What could be a more inspiring place for middle schoolers to learn than a central location in Washington, DC? MGAC was recently tasked with renovating Eliot-Hine, a middle school situated just outside of capitol hill. MGAC’s Meg Davis is leading the project, providing project management and owners representation for the Department of General Services (DGS), who oversees DC schools, parks, and recreation among others. Turner Construction will serve as general contractors for the project.
The two year renovation begins this summer and is slated for completion in the 2020/2021 school year. Renovations will allow its 480 students to continue learning on-site, even with the dawn of a new school year come September. When complete, the Eliot-Hine renovation will restore the historic school building to its former glory while adding new, light-filled spaces for students to gather, socialize, and marvel at their surroundings. Eliot-Hine was built in 1931, and throughout its nearly 90-year existence has been altered to accommodate its growing student body. As a result, the school is overdue for thoughtful and strategic updates that better suit the needs of current students and parents.
Eliot-Hine’s main schoolhouse was built and occupied first, soon joined by an annex space in 1936. Both will stay in tact during renovations. The school introduced two additional wings onto the building in the 1960’s, which will be removed and reimagined in this process. This piece is critical to removing “dead ends” within hallways and buildings, ultimately allowing for smooth and direct pathways for students and teachers to walk each day and to encourage connectivity and interaction throughout the campus.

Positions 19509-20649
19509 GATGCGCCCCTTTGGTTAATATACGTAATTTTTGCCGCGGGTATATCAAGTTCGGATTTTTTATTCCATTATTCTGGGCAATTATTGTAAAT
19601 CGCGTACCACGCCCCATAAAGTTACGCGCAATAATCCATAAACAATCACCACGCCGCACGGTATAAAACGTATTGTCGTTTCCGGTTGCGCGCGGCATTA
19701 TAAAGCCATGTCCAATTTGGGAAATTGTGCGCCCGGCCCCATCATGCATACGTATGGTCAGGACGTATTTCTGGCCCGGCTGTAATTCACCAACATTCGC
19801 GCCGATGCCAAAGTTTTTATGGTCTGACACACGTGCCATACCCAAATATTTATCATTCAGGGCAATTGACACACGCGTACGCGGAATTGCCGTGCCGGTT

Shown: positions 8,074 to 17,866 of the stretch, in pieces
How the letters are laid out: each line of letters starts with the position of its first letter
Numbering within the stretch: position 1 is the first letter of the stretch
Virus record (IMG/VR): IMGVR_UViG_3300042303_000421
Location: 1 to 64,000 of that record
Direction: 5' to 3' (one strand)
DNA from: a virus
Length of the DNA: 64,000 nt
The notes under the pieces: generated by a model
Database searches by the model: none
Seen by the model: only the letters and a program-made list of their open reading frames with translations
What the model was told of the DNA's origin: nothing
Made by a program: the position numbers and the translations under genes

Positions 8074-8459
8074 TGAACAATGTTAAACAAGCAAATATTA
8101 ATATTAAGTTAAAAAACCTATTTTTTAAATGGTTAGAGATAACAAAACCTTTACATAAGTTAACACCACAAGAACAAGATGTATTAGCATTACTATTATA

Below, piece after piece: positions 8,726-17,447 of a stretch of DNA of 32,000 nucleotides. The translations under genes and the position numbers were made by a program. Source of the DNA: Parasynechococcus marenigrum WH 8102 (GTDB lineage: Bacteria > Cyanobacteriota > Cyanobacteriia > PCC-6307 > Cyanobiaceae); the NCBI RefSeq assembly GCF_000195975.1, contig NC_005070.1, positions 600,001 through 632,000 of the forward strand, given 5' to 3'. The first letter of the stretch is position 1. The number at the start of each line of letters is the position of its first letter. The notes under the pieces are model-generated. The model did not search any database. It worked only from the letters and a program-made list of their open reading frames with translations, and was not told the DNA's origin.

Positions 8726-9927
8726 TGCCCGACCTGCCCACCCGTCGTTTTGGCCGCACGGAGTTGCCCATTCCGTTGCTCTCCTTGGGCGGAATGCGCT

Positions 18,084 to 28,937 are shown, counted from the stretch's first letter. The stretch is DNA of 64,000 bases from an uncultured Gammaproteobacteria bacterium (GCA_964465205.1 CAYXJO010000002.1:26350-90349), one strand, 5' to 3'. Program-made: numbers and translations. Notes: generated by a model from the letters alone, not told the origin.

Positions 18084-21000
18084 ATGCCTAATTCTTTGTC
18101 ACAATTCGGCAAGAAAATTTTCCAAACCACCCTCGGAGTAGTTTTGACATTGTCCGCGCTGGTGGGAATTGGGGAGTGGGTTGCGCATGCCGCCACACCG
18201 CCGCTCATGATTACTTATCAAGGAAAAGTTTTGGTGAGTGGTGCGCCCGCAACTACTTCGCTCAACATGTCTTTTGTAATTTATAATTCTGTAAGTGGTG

Eliot-Hine faces Capitol Hill – but you’d not currently realize this from the inside. Through the renovation, a new entrance and courtyard along 18th Street will be added, along with a glass encased gymnasium to showcase its exceptional neighborhood views. The driving factor behind the new design by architect Perkins Eastman, is both the need and desire for students to gather in “non academic settings” for more casual socialization and camaraderie something regularly addressed in the School Improvement Team (SIT) which is comprised of parents, staff, and community members. The renovated school will provide a far more open and welcoming environment for students, teachers and the community at large. It is also expected to meet sustainability guidelines for LEED Gold certification.
Keeping the school’s historical aspects in tact are critical. The Commission of Fine Arts and Historic Preservation Office provided recommendations for restoring and preserving its special elements, which included original crown molding in the auditorium and wood trim, the exposure of a 1930’s plaster ceiling (long covered by another surface), and the preservation of the lobby’s terrazzo floors.
Since beginning work on Eliot-Hine, MGAC was thrilled to have also been assigned additional DC schools in need of renovation. Work will begin in 2019. Eliot Hine is not the first school renovation project in MGAC’s portfolio. Davis and her team recently led the renovation of Episcopal High School, winning an Excellence in Construction Awards award for the historic restoration category for the renovation of the gymnasium of this beloved boarding school. Read more on that project here.